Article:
Hello everyone, I hope you all had a gnarly Thanksgiving, I definitely did. A former Peace Corps Volunteer who lives in Polokwane, Joanna, hosts an American Thanksgiving every year for all the Peace Corps Volunteers in the area. She did Peace Corps about 5 years ago, decided to stay and married a South African. She’s really nice and has two super cute little boys. So there were about 25 people there, 8 from my group and a bunch of people from other PC groups. It was cool to meet some new people. Joanna and her husband take care of the turkey and everyone else was in charge of a dish. I was supposed to make mashed potatoes, but my friend Mike really wanted to do it so I let him. I peeled a bunch of vegetables instead, and did a lot of dishes. The food was great, and there were a bunch of gnarly pies. Since everyone stayed the night and we ate early, there were a couple more rounds later. I probably ate more that day than I normally do in a week in my village. I don’t eat much here, partly because it’s a hassle to go to the store and also because I have to carry it all up the hill, but it’s fine.
So the day before Thanksgiving I went to Mike’s village and visited his schools and stayed the night. It was cool to see another place. His village is way out there, surrounded by mountains. It’s really pretty. We went to the graduation for the Creche (preschool). (I love that word btw, it’s really fun to say). It was quite an extensive ceremony. The kids were wearing tiny burgundy graduation caps and gowns, it was super cute. They all got up and recited a poem or something for everyone. The only one I understood was Twinkle Twinkle Little Star. Then a group of women, probably the moms, did a somewhat choreographed dance for about 30 minutes, and then the teachers spoke for maybe another 30 minutes. It was quite long, but then there was awesome food after so it was cool. Then there were parties all over the village for the kids. It was kind of weird, Mike and I were at one house where there was music, food, and a bunch of people, and then all of a sudden, without an announcement that I could see, everyone gets up and leaves the yard and walks as a group down the road. We followed and after a 10 minute leisurely walk we get to another house where there’s a table with a cake and more food and music and the party continues. I’m not sure why the party had to migrate like that, instead of just taking the cake to the first house, but whatever.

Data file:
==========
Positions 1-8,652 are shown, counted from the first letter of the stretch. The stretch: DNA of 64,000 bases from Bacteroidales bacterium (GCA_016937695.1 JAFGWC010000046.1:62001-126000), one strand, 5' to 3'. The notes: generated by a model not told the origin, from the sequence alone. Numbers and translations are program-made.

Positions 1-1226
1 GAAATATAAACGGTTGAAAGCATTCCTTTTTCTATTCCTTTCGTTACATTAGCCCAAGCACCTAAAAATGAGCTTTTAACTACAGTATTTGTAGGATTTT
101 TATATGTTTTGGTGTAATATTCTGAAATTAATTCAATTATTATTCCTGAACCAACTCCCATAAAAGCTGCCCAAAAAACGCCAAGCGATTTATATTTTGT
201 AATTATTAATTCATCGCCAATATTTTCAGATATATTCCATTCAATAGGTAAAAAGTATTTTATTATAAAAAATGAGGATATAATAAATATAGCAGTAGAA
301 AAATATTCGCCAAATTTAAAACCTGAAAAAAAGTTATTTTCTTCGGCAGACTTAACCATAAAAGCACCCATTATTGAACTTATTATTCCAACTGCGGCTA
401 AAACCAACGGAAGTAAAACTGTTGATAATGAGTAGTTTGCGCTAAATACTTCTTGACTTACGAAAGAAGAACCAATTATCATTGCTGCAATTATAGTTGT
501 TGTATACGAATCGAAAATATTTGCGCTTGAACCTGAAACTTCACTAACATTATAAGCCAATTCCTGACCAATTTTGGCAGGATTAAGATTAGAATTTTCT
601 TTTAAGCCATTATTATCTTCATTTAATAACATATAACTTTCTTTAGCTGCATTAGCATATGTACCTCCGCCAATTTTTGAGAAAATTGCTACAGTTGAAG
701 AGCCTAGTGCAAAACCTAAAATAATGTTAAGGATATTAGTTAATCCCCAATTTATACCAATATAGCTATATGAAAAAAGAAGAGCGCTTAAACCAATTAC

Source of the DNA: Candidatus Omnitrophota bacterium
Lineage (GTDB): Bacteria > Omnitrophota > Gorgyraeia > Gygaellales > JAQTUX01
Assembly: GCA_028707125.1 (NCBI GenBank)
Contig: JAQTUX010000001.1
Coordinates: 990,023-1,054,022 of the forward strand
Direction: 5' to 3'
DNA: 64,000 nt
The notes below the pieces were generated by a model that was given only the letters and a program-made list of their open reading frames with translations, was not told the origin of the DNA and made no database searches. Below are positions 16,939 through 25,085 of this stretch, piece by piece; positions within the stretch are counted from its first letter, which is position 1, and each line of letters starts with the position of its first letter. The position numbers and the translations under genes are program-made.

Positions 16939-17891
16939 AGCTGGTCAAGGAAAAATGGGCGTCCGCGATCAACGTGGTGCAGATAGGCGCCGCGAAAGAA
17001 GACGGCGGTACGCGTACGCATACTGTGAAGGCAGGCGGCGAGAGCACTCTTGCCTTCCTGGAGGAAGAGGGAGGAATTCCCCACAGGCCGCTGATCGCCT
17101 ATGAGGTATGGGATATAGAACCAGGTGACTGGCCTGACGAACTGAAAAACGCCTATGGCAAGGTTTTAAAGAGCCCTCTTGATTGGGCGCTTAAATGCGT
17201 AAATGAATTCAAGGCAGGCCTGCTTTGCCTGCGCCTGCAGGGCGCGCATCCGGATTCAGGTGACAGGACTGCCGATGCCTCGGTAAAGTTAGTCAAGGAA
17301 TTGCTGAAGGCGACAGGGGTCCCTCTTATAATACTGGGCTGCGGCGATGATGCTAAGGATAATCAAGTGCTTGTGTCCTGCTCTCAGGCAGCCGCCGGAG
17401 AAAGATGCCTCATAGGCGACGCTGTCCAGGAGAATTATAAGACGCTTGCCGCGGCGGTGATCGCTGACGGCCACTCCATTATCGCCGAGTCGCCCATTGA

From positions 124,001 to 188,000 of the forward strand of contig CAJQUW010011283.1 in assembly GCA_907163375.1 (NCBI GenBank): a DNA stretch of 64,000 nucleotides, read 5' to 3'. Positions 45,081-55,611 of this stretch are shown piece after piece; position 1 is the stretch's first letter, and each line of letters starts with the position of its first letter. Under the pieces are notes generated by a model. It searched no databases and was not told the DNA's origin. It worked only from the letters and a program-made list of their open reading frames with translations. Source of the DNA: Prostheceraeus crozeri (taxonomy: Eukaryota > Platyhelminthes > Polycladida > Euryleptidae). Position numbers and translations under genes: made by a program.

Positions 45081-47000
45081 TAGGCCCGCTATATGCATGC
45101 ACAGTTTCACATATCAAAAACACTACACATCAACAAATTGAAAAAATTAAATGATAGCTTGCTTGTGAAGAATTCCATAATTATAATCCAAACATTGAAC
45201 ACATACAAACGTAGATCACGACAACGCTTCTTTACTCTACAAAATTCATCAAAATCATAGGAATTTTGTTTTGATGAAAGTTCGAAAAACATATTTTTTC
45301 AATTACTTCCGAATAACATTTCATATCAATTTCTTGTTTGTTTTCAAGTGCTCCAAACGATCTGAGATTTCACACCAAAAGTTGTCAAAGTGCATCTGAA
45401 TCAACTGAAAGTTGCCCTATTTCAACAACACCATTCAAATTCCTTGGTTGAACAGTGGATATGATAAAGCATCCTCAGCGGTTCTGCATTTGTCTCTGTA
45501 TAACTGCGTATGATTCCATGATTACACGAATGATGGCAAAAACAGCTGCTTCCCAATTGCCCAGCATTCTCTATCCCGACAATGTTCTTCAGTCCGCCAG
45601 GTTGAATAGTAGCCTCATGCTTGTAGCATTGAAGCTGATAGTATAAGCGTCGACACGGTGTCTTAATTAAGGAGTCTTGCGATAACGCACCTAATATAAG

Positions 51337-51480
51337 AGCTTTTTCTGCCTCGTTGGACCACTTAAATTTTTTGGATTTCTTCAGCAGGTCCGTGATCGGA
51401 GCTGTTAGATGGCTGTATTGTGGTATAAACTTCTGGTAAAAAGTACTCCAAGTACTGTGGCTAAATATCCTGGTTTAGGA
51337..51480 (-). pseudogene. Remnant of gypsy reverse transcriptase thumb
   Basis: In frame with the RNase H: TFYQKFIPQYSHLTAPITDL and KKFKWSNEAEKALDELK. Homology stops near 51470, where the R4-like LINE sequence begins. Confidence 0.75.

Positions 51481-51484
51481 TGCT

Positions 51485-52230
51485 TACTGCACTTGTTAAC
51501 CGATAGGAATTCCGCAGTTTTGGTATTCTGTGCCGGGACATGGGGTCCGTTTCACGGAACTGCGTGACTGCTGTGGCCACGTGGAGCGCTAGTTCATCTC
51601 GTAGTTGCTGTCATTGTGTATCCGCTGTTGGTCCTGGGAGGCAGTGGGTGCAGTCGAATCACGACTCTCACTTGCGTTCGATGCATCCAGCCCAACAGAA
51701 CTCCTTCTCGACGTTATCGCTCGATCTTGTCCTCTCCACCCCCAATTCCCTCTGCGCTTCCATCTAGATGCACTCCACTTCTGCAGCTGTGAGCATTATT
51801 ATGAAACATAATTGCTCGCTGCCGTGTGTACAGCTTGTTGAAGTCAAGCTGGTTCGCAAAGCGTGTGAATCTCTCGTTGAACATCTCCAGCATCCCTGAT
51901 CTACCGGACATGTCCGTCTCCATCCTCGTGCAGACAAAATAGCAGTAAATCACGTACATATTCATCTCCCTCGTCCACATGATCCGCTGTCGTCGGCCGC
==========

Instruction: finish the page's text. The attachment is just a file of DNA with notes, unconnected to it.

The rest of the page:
So Mike also came to my village for a night, the day after Thanksgiving. It was cool showing him around. He couldn’t believe how much space I have and how nice my house is. The electricity was out that night so we cooked sausage, beans, and eggs on a paraffin stove thingy. My host brother Eugene ate with us and was quite stoked by the meal. He pretty much eats the same thing all the time, and had only eaten bread that day because of the lack of electricity.
School has been pretty slow the last week or so since final exams ended. A bunch of kids don’t show up to the last 3 weeks of school after exams, and sometimes the teachers don’t either, but that’s not new. So recently the kids have been playing outside or just hanging out for most of the day. There have also been kids walking around the village during school hours, no one really cares if they leave, it’s pretty weird. The schools are so different here than at home. There are constantly teacher-less classes, there is no such thing as a substitute teacher here. And 30% is a passing grade here and there are still tons of kids that fail. I administered a couple of exams one day, and it was disturbing how little the kids knew. For example, one true/false question for the 5th grade class was “A person can get Aids from drinking unclean water,” and an alarming percentage, at least half, put true.
So anyway, we have our second training next week which is at a super nice resort place about 300 miles from me. The other PCV’s in my area and I are traveling to
Alright, later dudes.